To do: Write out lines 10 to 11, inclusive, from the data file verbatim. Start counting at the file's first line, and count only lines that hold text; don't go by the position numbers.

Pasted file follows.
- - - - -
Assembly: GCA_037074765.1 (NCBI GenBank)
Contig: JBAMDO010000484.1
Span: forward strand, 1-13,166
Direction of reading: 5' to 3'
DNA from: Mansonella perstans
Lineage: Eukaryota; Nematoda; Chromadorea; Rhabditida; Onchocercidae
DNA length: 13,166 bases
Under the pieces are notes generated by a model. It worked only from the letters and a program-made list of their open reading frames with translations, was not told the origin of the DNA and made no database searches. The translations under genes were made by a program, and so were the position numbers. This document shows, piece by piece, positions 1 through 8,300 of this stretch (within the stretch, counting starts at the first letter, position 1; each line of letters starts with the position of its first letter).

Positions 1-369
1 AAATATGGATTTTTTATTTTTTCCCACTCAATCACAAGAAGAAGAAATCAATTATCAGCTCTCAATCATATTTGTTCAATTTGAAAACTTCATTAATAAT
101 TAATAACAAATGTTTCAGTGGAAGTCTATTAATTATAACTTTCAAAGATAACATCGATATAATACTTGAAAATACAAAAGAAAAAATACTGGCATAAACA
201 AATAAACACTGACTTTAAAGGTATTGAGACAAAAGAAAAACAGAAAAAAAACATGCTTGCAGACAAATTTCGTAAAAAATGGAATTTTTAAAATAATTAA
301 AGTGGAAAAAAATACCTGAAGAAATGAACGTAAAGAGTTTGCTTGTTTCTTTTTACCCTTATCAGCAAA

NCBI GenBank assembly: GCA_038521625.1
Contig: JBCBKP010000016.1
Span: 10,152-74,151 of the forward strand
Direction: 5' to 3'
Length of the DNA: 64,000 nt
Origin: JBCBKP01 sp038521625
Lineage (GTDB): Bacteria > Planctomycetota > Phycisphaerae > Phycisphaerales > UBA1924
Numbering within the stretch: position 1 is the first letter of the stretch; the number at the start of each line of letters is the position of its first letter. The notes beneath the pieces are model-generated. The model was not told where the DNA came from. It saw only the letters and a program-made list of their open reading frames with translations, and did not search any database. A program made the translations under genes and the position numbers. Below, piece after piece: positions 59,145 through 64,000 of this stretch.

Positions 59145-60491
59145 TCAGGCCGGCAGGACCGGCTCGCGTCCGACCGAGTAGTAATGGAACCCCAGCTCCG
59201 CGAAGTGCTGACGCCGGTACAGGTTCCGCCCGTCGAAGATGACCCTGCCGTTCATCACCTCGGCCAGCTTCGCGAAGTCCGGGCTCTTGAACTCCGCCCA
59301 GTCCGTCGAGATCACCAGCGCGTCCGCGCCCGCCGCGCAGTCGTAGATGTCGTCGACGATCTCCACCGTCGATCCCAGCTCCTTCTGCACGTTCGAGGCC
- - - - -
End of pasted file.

1 AAATATGGATTTTTTATTTTTTCCCACTCAATCACAAGAAGAAGAAATCAATTATCAGCTCTCAATCATATTTGTTCAATTTGAAAACTTCATTAATAAT
101 TAATAACAAATGTTTCAGTGGAAGTCTATTAATTATAACTTTCAAAGATAACATCGATATAATACTTGAAAATACAAAAGAAAAAATACTGGCATAAACA